Prospective Investigation of Serum Metabolites, Coffee Drinking, Liver Cancer Incidence, and Liver Disease Mortality

Erikka Loftfield; Joseph A. Rothwell; Rashmi Sinha; Pekka Keski-Rahkonen; Nivonirina Robinot; Demetrius Albanes; Stephanie J. Weinstein; Andriy Derkach; Joshua Sampson; Augustin Scalbert; Neal D. Freedman


J Natl Cancer Inst. 2020;112(3):286-294. 

In This Article

Abstract and Introduction


Background: Coffee has been consistently associated with lower risk of liver cancer and chronic liver disease, suggesting that coffee affects mechanisms underlying disease development.

Methods: We measured serum metabolites using untargeted metabolomics in 1:1 matched nested case-control studies of liver cancer (n = 221 cases) and fatal liver disease (n = 242 cases) in the Alpha-Tocopherol, Beta-Carotene Cancer Prevention cohort (n = 29 133). Associations between baseline coffee drinking and metabolites were identified using linear regression; conditional logistic regression models were used to identify associations with subsequent outcomes.

Results: Overall, 21 metabolites were associated with coffee drinking and also each subsequent endpoint; nine metabolites and trigonelline, a known coffee biomarker, were identified. Tyrosine and two bile acids, glycochenodeoxycholic acid (GCDCA) and glycocholic acid (GCA), were inversely associated with coffee but positively associated with both outcomes; odds ratios (ORs) comparing the 90th to 10th percentile (modeled on a continuous basis) ranged from 3.93 (95% confidence interval [CI] = 2.00 to 7.74) for tyrosine to 4.95 (95% CI = 2.64 to 9.29) for GCA and from 4.00 (95% CI = 2.42 to 6.62) for GCA to 6.77 (95% CI = 3.62 to 12.65) for GCDCA for liver cancer and fatal liver disease, respectively. The remaining six metabolites and trigonelline were positively associated with coffee drinking but inversely associated with both outcomes; odds ratio ranged from 0.16 to 0.37. Associations persisted following diet adjustment and for outcomes occurring greater than 10 years after blood collection.

Conclusions: A broad range of compounds were associated with coffee drinking, incident liver cancer, and liver disease death over 27 years of follow-up. These associations provide novel insight into chronic liver disease and liver cancer etiology and support a possible hepatoprotective effect of coffee.


Liver cancer is the second-leading cause of cancer death worldwide.[1] Most liver cancers are preceded by chronic liver disease,[2] including cirrhosis, which is also a leading cause of death in the United States, particularly among men.[3] Although liver cancer rates are highest in developing countries, they have increased dramatically in the United States and Europe.[4–7] This increase has been largely attributed to increasing rates of hepatitis C virus (HCV) infection[8,9] but obesity and diabetes are also likely contributors.[10–13] In contrast, coffee drinking has been consistently associated with lower risk of liver cancer, with moderate coffee drinkers experiencing a 40% to 50% lower risk than nondrinkers.[14,15] An earlier analysis in the Alpha-Tocopherol, Beta-Carotene Cancer Prevention (ATBC) cohort estimated that a one-cup-per-day increase in consumption was strongly associated with lower risk of liver cancer and chronic liver disease death.[16] Additionally, coffee consumption has been consistently linked with lower risk of type 2 diabetes[17] and lower rates of liver disease progression in the context of patients with advanced hepatitis C–related liver disease.[18]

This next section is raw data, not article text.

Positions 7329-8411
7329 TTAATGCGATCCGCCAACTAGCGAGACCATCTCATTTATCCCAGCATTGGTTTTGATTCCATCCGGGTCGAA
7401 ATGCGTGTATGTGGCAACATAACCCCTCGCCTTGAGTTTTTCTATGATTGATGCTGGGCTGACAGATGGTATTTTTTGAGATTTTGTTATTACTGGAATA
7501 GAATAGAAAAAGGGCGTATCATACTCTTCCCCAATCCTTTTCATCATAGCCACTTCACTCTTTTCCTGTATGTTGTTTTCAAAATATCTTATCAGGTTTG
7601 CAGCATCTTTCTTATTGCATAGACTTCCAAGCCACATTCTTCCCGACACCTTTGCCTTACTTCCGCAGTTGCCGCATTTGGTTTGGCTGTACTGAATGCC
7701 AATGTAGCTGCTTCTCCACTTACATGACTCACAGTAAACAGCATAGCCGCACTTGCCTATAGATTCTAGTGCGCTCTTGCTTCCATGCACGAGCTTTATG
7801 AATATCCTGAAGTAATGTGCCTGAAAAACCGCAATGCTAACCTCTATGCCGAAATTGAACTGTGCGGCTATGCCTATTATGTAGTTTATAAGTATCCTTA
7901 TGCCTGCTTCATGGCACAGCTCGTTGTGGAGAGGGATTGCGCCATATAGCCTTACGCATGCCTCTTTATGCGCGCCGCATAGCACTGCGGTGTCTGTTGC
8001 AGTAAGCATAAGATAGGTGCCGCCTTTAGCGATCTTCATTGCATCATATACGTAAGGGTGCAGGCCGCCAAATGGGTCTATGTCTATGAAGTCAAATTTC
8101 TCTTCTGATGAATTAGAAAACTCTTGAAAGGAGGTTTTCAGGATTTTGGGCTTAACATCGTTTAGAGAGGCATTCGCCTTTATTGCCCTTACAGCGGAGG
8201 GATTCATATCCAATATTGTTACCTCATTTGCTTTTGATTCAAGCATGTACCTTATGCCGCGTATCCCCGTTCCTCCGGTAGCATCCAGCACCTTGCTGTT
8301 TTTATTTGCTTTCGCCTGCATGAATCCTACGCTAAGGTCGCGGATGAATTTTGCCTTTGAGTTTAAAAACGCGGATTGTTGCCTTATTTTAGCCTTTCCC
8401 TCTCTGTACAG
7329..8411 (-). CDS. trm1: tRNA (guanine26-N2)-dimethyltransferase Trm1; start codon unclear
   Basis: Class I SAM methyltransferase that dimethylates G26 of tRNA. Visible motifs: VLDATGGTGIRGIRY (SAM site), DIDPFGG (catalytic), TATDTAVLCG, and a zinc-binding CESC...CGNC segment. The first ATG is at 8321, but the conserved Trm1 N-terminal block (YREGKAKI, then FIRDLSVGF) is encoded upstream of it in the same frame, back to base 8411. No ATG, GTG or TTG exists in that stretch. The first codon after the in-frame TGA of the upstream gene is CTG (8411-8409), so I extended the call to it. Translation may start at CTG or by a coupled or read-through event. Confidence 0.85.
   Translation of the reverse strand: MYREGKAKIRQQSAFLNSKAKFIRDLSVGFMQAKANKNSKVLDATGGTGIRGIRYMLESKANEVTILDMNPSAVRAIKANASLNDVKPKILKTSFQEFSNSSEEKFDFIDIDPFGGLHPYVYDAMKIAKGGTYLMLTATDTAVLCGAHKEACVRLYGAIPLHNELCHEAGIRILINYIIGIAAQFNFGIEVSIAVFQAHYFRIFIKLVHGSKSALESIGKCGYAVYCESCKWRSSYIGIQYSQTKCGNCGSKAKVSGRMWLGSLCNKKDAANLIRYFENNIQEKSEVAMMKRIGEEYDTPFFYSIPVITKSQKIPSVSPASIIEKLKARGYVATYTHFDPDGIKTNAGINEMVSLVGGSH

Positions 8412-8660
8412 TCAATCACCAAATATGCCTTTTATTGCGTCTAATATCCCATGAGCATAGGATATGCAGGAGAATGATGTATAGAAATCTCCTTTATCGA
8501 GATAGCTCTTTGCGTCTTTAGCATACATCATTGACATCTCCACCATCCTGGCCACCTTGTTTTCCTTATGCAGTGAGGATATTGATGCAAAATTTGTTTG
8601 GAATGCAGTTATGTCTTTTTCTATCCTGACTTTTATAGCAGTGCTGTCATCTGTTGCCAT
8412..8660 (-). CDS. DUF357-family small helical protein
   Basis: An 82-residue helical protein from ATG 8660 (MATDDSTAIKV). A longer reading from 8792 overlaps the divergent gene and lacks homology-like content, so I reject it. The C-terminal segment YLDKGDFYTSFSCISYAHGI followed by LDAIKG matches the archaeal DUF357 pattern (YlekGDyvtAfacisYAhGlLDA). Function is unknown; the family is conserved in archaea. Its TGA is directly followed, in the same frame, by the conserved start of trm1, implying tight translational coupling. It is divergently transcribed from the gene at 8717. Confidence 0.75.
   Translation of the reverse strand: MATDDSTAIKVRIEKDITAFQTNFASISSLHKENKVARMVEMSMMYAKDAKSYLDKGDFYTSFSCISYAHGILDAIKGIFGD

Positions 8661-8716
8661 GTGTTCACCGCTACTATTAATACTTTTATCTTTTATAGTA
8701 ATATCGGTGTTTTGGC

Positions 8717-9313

The mechanisms linking coffee drinking to liver disease and liver cancer are poorly understood but may involve effects on metabolism and digestion. The liver plays a central role in human metabolism, converting dietary constituents into metabolites that can be used or stored and toxins into substances that are harmless or can be excreted. In addition, the liver produces bile, which is critical for the breakdown and absorption of fats, and it regulates blood glucose by storing and breaking down glycogen as needed. A growing body of research indicates that bile acids play an important role in the pathogenesis of chronic liver disease,[19–21] but their role in the development of liver cancer is unclear.

High-resolution mass spectrometry technologies can simultaneously measure thousands of small molecules in serum and other biospecimens and may improve mechanistic understanding of liver cancer and liver disease etiology as well as the potential protective effects of coffee. The aim of our study was to prospectively evaluate the associations of serum metabolites, particularly those that may provide insight into underlying mechanisms related to coffee drinking, with liver cancer and liver disease mortality in a large cohort of men with low rates of HCV and hepatitis B virus (HBV) infection, a high prevalence of coffee drinking, and baseline serum samples collected up to 27 years prior to diagnosis or death.